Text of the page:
Comprehensive Exam Study Guide
Created Spring 2021
Comprehensive Exam Description and Logistics
Welcome to my study guide that I used to prepare for my comprehensive exams. This is a compilation of resources that I used while studying for my comprehensive exams. Each tab and chapter in this R-book are organized by the committee member this was used for.
Disclaimer: Some pages of notes are more comprehensive and descriptive than others. This study guide is meant to be a foundation to bounce off of the topics I learned more about for this exam set. And of course is in no way a completely thorough literature review on this topic - for every paper cited or mentioned, I’m sure there are 3-4 more great papers on that topic.
University of Rhode Island specifics
Comprehensive exams at the University of Rhode Island are taken ~completion of 3rd year - 4th year and result in moving from Level II to Level III graduate student as well as moving from Ph.D. Student to Ph.D Candidate. Each committee member gives a day-long written exam (usually 3) and ~2-4 weeks later there is a 2 hour oral comprehensive exam with all committee members (addition of an outside department chair = 4 members).
“The graduate manual has not been updated with the changes quite yet. You are not required to go through our office to schedule your comprehensive exams. You will schedule with your committee and then your major professor will submit the results.” - URI Graduate School (Spring 2021)
No forms are necessary for scheduling the exam, just schedule both portions with your committee. I would advise scheduling your oral exam ahead of time and if you need to change it you can later.
Exam Content by Committee Member
Dr. Hollie Putnam’s Exam
- signal transduction pathways; feedback loops, specific examples
- alternative interpretations for why methylation might not be the only player
- epigenetics/methylation details and history of the field
- interaction between genetics for evolutionary outcomes
semi-open book; HP chooses the resources available; 12 hour time limit.
will email in the morning with questions and need to return them by certain time.
Dr. Scott McWilliam’s Exam
Flexible Phenotype Chapters 4, 5, and 9
Biochemical Adaptation Chapters 1 and 2
Fox et al: Beyond buying time: the role of plasticity in phenotypic adaptation to rapid environmental change.
Snell-Rood et al: Mechanisms of plastic rescue.
Open-book; 1 day time limit (24 hours)
Oral exam notes here.
Dr. Roxanne Beinart’s Exam
Focus on the topics covered in Microbial Interactions: OCG594 this semester with a focus on the background readings from each week. I suggested mutualism with multicellular organisms and cooperation/communication topics in particular. The bulk of notes for this exam are in the Mutualism markdown below.
Open book; 12 hour time limit.
Oral exam notes here.
Exam Reflection and Suggestions: What I Wish I Knew
My advice to a future me if I were to go back in time and do this all over again ..
Use citations to build a case, not solely as needed
While I was writing my exams, I made the mistake of citing as needed - as in I cited when I used a reference to explain concepts and answers rather than using the literature and citations to build a case and story. References and literature is the base of the answer that you construct. See below Comprehensive Exam Tips for more details on this.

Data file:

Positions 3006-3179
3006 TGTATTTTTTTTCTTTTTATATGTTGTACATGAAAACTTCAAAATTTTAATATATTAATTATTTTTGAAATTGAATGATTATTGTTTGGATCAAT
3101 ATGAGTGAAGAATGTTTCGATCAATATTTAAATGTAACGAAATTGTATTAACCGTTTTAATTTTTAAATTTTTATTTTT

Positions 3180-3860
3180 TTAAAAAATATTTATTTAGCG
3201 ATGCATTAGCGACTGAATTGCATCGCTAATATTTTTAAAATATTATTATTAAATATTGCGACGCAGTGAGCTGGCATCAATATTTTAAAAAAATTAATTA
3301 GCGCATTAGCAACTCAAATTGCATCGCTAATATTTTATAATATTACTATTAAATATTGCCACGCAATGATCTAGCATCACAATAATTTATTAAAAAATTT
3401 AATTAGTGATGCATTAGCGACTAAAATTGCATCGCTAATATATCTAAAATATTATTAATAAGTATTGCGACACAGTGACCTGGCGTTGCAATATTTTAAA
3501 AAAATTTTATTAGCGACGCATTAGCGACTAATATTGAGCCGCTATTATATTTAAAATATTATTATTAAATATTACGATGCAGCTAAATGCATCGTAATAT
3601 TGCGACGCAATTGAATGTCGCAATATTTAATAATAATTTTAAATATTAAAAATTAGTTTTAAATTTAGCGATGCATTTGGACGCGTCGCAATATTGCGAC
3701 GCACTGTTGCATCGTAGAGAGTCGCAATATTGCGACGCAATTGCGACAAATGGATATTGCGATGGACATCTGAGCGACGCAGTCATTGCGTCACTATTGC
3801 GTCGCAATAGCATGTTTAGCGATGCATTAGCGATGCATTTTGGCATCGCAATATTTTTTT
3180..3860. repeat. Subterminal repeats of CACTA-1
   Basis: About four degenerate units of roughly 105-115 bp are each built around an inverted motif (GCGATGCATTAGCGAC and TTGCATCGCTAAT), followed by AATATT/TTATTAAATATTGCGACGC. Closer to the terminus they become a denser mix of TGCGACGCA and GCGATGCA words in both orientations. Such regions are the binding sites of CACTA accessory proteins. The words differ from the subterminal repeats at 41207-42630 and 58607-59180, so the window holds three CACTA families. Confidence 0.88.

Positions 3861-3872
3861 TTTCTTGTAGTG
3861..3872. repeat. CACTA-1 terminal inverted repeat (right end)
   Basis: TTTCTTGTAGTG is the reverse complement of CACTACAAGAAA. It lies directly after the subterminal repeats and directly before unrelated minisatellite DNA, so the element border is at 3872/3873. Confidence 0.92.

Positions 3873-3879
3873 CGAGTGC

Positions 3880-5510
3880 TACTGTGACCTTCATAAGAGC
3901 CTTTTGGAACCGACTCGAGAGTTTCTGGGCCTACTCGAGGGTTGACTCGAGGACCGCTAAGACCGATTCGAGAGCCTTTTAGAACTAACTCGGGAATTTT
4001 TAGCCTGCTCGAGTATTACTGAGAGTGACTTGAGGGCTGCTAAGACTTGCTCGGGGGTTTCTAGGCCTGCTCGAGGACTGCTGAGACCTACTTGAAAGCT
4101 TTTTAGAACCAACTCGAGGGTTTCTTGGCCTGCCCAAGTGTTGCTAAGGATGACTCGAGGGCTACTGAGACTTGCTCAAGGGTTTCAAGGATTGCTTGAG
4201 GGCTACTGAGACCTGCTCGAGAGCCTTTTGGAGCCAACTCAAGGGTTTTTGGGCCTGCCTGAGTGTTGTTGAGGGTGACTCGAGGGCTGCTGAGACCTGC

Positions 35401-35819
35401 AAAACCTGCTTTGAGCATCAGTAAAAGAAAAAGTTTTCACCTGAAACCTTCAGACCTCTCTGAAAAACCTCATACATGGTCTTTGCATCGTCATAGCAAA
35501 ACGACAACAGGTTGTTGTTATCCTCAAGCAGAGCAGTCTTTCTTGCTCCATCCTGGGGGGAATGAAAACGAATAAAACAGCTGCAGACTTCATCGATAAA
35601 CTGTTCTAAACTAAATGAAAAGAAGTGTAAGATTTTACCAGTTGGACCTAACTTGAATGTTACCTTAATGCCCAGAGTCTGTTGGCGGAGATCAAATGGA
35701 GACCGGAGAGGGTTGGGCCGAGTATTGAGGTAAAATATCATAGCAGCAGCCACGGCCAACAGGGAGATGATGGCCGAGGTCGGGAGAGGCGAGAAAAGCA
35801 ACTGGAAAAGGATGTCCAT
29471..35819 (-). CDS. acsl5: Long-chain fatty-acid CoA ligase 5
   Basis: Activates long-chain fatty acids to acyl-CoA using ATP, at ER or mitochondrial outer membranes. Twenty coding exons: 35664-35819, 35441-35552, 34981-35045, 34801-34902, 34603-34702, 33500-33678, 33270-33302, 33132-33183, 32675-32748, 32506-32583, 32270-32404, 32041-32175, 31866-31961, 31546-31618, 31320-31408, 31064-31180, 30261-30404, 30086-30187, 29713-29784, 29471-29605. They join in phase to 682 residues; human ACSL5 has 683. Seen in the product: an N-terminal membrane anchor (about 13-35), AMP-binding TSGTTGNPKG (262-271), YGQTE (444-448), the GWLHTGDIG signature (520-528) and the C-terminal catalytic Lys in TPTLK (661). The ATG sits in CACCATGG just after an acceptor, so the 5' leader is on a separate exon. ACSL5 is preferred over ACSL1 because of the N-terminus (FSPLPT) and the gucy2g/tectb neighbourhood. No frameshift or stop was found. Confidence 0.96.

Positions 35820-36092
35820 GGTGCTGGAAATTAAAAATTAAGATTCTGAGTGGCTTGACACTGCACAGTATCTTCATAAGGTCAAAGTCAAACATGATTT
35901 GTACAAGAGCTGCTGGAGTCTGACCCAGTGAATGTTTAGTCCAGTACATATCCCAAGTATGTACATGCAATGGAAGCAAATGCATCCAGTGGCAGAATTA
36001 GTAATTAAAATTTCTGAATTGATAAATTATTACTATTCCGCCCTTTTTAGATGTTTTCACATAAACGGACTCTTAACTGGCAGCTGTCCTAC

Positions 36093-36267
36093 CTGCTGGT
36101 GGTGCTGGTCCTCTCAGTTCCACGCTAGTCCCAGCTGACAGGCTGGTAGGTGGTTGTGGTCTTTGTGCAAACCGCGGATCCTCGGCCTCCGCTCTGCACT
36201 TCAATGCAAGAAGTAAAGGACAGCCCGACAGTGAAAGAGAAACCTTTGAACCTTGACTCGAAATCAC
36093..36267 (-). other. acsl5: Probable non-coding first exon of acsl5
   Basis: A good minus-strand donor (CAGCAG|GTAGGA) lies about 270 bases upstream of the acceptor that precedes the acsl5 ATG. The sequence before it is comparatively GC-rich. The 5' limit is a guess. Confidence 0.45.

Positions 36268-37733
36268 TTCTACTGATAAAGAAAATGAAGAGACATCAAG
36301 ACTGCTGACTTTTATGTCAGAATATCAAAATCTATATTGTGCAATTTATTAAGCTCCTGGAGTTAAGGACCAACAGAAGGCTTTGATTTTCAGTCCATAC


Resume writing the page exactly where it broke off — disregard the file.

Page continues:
Notes and study guide structure
I would suggest to structure notes based on the type of exam rather than the content:
For a 12-hour open exam: I would keep a heavy focus on the bigger picture of how concepts connect to each other instead of in-depth notes on the small details of pathways and examples. I would use my notes as bookmarks for examples (i.e. come back to this paper for an example of this) that I could reference for more detail during the exam if needed.
For a closed exam: I would need to know the citations and exactly what information I would cite from them prior to the exam since I would not be able to reference or read the paper again. I would also practice writing out the questions and answers. For example, I expected to have to explain a signal transduction pathway from environmental signal to change in methylation pattern. For this I needed to understand (not just memorize) how the signal pathways in corals worked. I wrote the following bullet points:
- Receptor (2)
- 2nd messenger (2)
- Example in corals (4 steps)
- Alternative to temperature (1)
“Receptor (2)” prompted me to explain to myself how the cell is able to receive a signal and the 2 denotes that in my notes I had 2 examples of this or 2 mechanisms. I use these bullet points to guide explaining this out loud (usually to myself but a kind friend will do too). If I can teach it without referencing my notes, then I know I understand it well. During the exam if I have forgotten a specific, then it’s easier for me to remember when I know the numbers I had associated with each bullet point - this (in a similar way to colored notecards for some people) guides my brain to associated information together.
I struggled for so long in high school and college to keep up with material when notecards and different forms of study guides didn’t work that well for me. I found that teaching does - using bullet points like the above and then ‘teaching’ it back to myself is the most effective studying method for me.